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Create this nautical appliqued cushion to illuminate any room of your home or simply to remind you of days at the seaside.
Before you start your project, gather all your supplies and have a quick read through the instructions just to familiarise yourself with the terminology. Press your fabric with a suitable iron temperature to ensure it is smooth and easy to work with. You would be amazed with the difference in size a few creases can make.
Cut two 18” squares for the base of your cushion. I like my cushions to be full, but if you like a more floppy appearance, make your square 1-2” larger.
Select your fabrics for your appliqued design from your fabric stash. Roughly cut to size. Following the manufacturer’s instructions, fuse the bonding agent or web onto the wrong side of these pieces. Normally this is done with an iron. This is double-faced adhesive and later will be ironed into position.
If cutting with scissors, draw the design onto the wrong side of the fabric/fusible web, remembering to mirror the design if you wish to use any words. Cut out the applique along the design lines and then remove the paper backing. Position right side up on the front of the cushion.
If using the ScanNCut, make sure the high-tack adhesive fabric support sheet is attached to the standard mat. Remove the paper backing from the bonding agent and place the fabric on the mat fabric face down, using the spatula to remove any wrinkles. Several pieces of fabric can be placed around the mat at the same time.
Scan the mat and select the desired designs (from those already loaded on the machine or one which has been downloaded).
These can be positioned accurately over the fabric to utilise every scrap. Carry out a test cut to ensure that the correct pressure and blade setting are selected. Generally on a craft cotton with fusible web applied, a cut pressure of 3 and a blade setting of 4 is used, but each machine will have slight variances, so always carry out a test piece. Cut out all the elements of the design. Once cut, position right side up on the front of the cushion. When you are happy with the positioning, iron in place, bonding your fabrics with the front of the cushion.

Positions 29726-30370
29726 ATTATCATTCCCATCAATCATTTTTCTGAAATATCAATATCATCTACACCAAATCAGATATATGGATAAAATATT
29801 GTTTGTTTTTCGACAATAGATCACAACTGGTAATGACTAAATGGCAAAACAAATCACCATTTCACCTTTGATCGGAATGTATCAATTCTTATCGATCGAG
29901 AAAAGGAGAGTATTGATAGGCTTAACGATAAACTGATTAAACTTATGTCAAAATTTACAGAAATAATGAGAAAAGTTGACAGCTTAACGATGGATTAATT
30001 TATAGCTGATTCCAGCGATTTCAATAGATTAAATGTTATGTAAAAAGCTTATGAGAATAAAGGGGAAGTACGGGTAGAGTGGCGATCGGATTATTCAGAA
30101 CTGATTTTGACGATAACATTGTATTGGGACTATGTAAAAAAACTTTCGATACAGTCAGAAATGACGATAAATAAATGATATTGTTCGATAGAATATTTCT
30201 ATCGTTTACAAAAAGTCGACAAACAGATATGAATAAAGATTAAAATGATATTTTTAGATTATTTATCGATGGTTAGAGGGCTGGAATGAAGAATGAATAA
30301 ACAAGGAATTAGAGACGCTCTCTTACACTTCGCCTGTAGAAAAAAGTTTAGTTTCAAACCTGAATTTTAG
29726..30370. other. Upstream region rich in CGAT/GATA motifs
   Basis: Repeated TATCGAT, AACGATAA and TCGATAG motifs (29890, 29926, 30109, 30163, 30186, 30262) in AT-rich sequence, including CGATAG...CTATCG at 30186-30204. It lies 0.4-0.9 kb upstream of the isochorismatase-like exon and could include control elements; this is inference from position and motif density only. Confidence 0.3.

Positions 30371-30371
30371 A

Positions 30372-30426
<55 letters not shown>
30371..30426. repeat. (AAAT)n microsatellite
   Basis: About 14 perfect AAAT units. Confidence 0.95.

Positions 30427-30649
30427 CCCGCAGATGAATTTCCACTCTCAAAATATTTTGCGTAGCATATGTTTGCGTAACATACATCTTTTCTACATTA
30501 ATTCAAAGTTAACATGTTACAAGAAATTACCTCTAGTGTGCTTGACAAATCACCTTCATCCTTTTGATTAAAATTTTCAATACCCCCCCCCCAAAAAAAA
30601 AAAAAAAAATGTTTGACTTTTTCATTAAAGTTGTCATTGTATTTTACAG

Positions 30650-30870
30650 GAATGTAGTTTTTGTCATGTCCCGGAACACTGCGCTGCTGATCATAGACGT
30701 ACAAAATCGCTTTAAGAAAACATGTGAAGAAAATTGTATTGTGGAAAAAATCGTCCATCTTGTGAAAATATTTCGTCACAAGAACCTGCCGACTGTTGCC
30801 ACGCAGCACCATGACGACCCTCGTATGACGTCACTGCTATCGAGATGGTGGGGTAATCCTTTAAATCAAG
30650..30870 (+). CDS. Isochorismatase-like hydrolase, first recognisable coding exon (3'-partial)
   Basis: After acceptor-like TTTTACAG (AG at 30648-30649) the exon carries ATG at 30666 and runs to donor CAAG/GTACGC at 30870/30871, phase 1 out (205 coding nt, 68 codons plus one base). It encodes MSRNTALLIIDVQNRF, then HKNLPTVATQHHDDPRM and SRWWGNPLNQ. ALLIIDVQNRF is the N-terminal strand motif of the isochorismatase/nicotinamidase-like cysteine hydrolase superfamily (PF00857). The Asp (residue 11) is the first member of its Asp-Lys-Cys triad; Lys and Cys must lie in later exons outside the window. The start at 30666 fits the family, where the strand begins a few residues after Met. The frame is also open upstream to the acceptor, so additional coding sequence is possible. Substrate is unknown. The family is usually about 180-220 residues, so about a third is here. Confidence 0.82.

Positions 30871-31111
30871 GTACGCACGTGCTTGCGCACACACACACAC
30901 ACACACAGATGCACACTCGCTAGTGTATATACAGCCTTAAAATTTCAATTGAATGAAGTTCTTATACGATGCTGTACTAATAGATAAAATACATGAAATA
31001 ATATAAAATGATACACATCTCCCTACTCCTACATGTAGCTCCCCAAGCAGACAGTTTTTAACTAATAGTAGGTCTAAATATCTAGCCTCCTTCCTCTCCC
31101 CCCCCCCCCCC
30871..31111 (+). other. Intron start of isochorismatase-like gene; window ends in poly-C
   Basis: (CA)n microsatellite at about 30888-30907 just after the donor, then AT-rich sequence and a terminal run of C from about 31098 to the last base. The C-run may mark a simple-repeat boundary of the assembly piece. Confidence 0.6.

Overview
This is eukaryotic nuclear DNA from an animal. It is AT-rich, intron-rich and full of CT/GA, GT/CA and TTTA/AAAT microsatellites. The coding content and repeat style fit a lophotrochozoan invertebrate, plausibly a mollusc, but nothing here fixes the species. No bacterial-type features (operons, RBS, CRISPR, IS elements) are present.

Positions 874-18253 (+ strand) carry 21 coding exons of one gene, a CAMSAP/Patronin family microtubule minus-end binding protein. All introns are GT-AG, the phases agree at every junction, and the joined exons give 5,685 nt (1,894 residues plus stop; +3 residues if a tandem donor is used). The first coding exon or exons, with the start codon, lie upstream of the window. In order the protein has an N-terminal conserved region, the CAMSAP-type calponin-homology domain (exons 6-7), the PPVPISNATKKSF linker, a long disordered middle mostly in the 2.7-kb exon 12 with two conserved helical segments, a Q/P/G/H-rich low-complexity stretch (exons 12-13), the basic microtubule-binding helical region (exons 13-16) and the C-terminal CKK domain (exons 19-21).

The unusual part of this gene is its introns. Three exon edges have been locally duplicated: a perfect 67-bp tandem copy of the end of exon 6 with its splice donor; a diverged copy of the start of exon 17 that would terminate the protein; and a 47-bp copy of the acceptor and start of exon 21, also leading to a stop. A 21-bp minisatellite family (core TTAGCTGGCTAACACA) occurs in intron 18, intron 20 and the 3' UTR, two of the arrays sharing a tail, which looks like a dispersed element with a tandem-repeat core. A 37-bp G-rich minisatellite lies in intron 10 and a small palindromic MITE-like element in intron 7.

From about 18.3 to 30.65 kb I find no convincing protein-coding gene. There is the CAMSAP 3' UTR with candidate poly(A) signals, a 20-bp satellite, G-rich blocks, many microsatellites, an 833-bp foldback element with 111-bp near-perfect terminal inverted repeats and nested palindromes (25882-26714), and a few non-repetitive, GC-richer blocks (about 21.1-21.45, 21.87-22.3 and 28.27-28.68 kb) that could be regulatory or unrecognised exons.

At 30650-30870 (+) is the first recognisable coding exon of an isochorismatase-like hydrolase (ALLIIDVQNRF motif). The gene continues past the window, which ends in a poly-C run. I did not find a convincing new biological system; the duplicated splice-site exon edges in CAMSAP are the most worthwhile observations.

The shapes and sizes are completely up to you – have a play around until you have found something you are happy with. For scale, my lighthouse is 12½” tall by 5” at the base. Position Stitch and Tear stabiliser behind the background fabric; this will help to keep the work stable while you are stitching. As the name suggests, tear this away when you have finished or you can leave in place for additional body. For free machine embroidery, loosen the thumbscrew and remove the presser foot holder with foot attached. Attach the embroidery or darning foot to your machine and tighten the thumbscrew firmly with the screwdriver. Lower the feed dogs before you start sewing. Practice on some scrap fabric as this technique can be quite tricky at first, but once you’ve mastered it, your only limit is your imagination. When stitching, you can use thread which blends with the fabric or make a feature by using vivid colours, shiny rayons or metallic threads which can look very effective and give a further dimension.
Now, if you have chosen to do so, tear away the Stitch and Tear from the back of the cushion.
When you have finished your applique, remove the embroidery foot, attach the presser foot holder and then the zipper foot. Raise the feed dogs, these will not physically raise until you start sewing so don’t panic if you don’t see them come up straight away. Place the zip right sides together at the bottom of the cushion front so that their edges align. Pin and tack if required close to the zip teeth. Carefully sew down the side of the zip; if you have left the pins in, remove them as the needle approaches. Remember to back tack at the beginning and end of the stitching.
Now flip the whole thing over and pin the back of the cushion to the remaining free side of the zip. Tack if required, repeat as the first side.
Open out flat and iron the fabric away from the zip. Top stitch down either side of the teeth, using a longer stitch length to secure the fabric and avoid it getting stuck in the teeth at a later date.
Open the zip about half way down - this is really important as if you leave it closed you won’t be able to turn your cushion the right way out when you are finished.
Remove the zipper foot and replace with the standard utility foot. Place the front and back of the cushion right sides together, pin and tack if required. Sew all the way round.
Trim at the corners to reduce bulk and give a smooth corner. Neaten all raw edges with either a zig zag or overlock stitch or the use of an overlocker.
Turn your cushion right side out and insert the infill. Now, sit back and marvel at your handy work.